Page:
Practice Perfect

Practice Perfect

231 Pages · · 1,17 MB · 489 Downloads· language English
Published By publisher of ebook JOSSEY-BASS
File Name: Practice-Perfect-42-Rules-for-Getting.pdf
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“Practice Perfect” is a book written by Doug Lemov, Erica Woolway, and Katie Yezzi, with contributions from Dan Heath. The book focuses on the importance of deliberate practice in improving skills and achieving mastery. The authors draw on examples from various fields, including sports, music, and business, to illustrate their points and provide practical strategies for implementing deliberate practice in our own lives.


The authors begin by challenging the conventional wisdom that “practice makes perfect.” They argue that not all practice is created equal and that deliberate practice, characterized by specific goals, feedback, and repetition, is the key to achieving mastery. The authors provide examples of individuals and organizations that have achieved exceptional results through deliberate practice, including the Dallas Mavericks basketball team and the musical conductor Benjamin Zander.

Part One: Rethinking Practice

In the first section of the book, the authors explore the misconceptions and pitfalls of traditional practice methods. They argue that simply repeating a task over and over does not lead to improvement unless it is do deliberately, with a focus on specific aspects of the task that need improvement. The authors also emphasize the importance of feedback, noting that without accurate and timely feedback, it is difficult to identify areas for improvement and adjust one’s approach.

Part Two: Techniques of Practice

In the second section of the book, the authors provide specific strategies for implementing deliberate practice. They discuss the importance of setting specific goals and breaking down complex tasks into smaller, more manageable components. They also provide tips for providing and receiving feedback effectively, including the use of video analysis and peer coaching. Additionally, the authors offer advice on developing mental models and building strong habits that support ongoing improvement.

Part Three: Building a Culture of Practice

In the final section of the book, the authors explore the role of culture in supporting deliberate practice. They argue that creating a culture of practice involves fostering a growth mindset, where individuals and organizations are open to learning and continuously seeking to improve. The authors discuss the importance of leadership in creating this culture, as well as the role of rituals and routines in supporting ongoing improvement.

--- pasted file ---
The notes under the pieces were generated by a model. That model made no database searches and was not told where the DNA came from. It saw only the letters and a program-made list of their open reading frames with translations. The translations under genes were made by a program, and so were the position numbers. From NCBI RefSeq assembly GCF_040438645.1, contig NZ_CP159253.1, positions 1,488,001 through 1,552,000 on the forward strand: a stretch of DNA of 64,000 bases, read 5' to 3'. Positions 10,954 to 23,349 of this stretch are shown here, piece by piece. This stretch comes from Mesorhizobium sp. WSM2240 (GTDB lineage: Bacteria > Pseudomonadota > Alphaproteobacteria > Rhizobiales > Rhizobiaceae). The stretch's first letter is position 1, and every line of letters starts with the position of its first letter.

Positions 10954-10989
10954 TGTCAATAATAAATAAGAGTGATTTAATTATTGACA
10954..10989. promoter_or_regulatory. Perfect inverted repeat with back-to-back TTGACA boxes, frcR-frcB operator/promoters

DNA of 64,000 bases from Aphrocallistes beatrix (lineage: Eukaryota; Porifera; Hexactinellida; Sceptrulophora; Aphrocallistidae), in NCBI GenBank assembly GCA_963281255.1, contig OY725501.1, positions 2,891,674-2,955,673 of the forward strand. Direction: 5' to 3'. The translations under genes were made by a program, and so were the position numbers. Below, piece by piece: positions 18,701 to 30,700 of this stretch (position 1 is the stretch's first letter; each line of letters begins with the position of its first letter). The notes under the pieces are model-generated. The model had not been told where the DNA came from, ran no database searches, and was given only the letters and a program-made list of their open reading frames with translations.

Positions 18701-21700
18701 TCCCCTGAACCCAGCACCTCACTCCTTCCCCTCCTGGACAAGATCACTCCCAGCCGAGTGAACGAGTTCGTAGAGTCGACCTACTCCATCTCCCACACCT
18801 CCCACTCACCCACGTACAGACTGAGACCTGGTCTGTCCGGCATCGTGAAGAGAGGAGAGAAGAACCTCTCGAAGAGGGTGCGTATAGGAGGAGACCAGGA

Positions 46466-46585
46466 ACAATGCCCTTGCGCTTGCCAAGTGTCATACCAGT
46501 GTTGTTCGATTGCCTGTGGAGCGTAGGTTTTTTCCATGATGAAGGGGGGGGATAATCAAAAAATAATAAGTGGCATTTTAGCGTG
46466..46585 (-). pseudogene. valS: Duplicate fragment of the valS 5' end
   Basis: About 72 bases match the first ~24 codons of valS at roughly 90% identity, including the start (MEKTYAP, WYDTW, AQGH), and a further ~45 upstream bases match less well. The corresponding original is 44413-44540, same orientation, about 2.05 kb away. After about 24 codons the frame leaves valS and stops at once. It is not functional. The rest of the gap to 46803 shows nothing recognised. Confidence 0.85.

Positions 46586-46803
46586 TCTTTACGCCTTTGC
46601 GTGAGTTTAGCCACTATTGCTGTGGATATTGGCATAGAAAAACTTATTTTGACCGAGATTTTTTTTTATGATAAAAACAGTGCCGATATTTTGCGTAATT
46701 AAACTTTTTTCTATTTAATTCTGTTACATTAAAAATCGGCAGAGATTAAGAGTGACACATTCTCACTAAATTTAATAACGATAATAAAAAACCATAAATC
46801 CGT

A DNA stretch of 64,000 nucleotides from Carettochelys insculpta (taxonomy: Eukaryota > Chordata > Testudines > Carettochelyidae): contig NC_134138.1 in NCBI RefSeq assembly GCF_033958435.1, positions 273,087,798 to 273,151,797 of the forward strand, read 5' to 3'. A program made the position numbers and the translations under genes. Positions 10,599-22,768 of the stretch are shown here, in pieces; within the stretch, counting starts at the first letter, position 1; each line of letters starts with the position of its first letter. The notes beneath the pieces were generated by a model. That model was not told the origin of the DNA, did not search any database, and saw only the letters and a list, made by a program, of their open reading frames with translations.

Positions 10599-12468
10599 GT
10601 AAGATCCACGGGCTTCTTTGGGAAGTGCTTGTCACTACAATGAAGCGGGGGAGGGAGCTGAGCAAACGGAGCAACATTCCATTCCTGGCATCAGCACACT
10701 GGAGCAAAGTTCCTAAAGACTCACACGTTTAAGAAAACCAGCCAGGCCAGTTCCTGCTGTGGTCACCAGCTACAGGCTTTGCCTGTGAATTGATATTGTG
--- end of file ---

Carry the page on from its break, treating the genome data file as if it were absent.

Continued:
“Practice Perfect” is a valuable resource for anyone seeking to improve their skills and achieve mastery. The authors provide a compelling case for the importance of deliberate practice, and their examples from a variety of fields help to illustrate the practical application of these principles. The strategies they offer for implementing deliberate practice are clear and actionable, and their emphasis on feedback and goal setting is particularly valuable.


One of the strengths of the book is its focus on the importance of culture in supporting deliberate practice. The authors argue that a culture of practice is essential for sustained improvement. They provide concrete examples of how to foster this culture in both individuals and organizations. This emphasis on culture sets the book apart from other works on skill development. Which often focus solely on individual strategies and techniques.

Another strength of the book is its accessibility. The authors write in a clear, straightforward style that is easy to understand, even for those without a background in psychology or education. Additionally, the book is structure in a way that makes it easy to navigate and find specific strategies or examples.


One weakness of the book is that it occasionally feels repetitive. Some of the strategies and examples are repeat across chapters. Which can make the book feel longer than it needs to be. Additionally, some of the examples feel dated, particularly those from the business world. Which may limit the book’s appeal to younger readers.


Overall, “Practice Perfect” provides a comprehensive and practical guide to improving performance through deliberate practice. The authors offer a wealth of strategies and techniques. That can be apply in a wide range of contexts, from sports and music to business and education. While the book can be a bit dense at times. The authors do an excellent job of balancing theory and practice. Offering both a strong conceptual framework and concrete examples of how to apply the ideas in real-world situations. Whether you’re looking to improve your own performance or help others do so. “Practice Perfect” is a valuable resource that is well worth reading.